‘Lean in’ to local government

South Country Library hosts Local Government 101 seminar for young people


Teens and preteens got an education in local government when they attended a Local Government 101 seminar at South Country Library, hosted by Jack Nix, young adult librarian. Nix was joined by Nancy Marr from the League of Women Voters.

In the 40-minute lecture, which students received community service credit for attending, Nix spoke about the Suffolk County Legislature and the path that bills take in order to become Suffolk County law. He also spoke about what legislators do and how they help the community.

Nix said his motivation was to teach the group some of the basics of county government, as well as the importance of being involved.

“It’s important for young people to be civically engaged. I worked for the county for a period of time, and so I wanted to bring my knowledge and expertise to help them get involved,” he said.

Nix spotlighted how the young participants could get involved by volunteering, interning, or entering to win various awards and scholarships. He also touched upon the county’s Distinguished Youth Award, a yearlong program that promotes service and achievement in 13- to 18-year-olds.

This message hit home for Danielle Wanerka, a 17-year-old junior. Wanerka said her high school government class opened her eyes to the idea of getting involved in order to affect positive change.

“What I learned the most is if you want to see change, it’s how you can make it happen. You can’t sit around and think others will do it,” she said.

Wanerka said she’s concerned about the environment and the health of our planet. Before enrolling, she wanted to give up, but the class gave her renewed hope that she can work to affect change.

Nix’s hope was that the participants would see that they can share their ideas for the future with local government in a variety of ways. 

“I want them to realize how easy it is to be civically involved; how they can speak in meetings and do internships. I want them to know they can be the leaders of tomorrow,” he said.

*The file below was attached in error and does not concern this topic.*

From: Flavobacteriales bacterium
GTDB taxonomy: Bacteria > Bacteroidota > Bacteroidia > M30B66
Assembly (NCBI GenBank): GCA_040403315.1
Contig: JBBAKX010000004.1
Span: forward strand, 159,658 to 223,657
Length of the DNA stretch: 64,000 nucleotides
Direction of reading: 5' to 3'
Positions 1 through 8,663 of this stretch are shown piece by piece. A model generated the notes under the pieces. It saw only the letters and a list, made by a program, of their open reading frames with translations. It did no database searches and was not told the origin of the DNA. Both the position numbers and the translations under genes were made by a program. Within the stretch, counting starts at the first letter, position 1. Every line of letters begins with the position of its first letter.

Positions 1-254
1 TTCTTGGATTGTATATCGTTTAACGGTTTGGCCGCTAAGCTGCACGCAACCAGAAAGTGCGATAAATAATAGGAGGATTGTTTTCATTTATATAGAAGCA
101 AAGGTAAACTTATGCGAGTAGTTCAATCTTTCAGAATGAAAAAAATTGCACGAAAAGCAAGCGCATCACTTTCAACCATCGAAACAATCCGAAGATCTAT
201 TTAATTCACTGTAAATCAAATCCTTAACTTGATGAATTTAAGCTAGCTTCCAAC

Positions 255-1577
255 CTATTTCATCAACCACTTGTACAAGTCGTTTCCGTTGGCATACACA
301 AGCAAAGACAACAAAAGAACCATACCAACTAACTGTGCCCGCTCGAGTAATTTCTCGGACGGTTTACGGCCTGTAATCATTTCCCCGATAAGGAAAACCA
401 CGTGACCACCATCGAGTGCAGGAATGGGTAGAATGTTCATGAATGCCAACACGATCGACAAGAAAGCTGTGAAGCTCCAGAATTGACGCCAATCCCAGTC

It looks as though the leaders of tomorrow are getting involved today. This was evidenced by the fact that the young participants were especially interested in any talk about internships. Also, hands shot up when Marr got up to speak about “Students Inside Albany,” a four-day conference organized by the League of Women Voters to teach young people about public policy. Marr handed out applications and told the participants that young people throughout New York will be selected to attend, including one person from the area who will be selected to attend on behalf of the Brookhaven chapter of the League of Women Voters. All of the participants elected to take applications home.

Marr said that seminars like the one Nix put on help youth better understand local government.

“They are the future of America.  This helps them understand American history and it helps them understand how government works.”

Nix and Marr both agree that voting is an important civic duty—one that cannot be ignored.

“Voting is the lifeblood of this country. It is the most important thing you can do,” said Nix.

Marr told attendees that they can register to vote as early as age 16, but that they’d have to be 18 to vote. She also stressed the importance of voting.

“Voting is the only way that representatives learn what people need and want,” she said.

For more information about the Students Inside Albany Conference, call Nancy Marr at (631) 730-6556 or email enpymarr@optonline.net.


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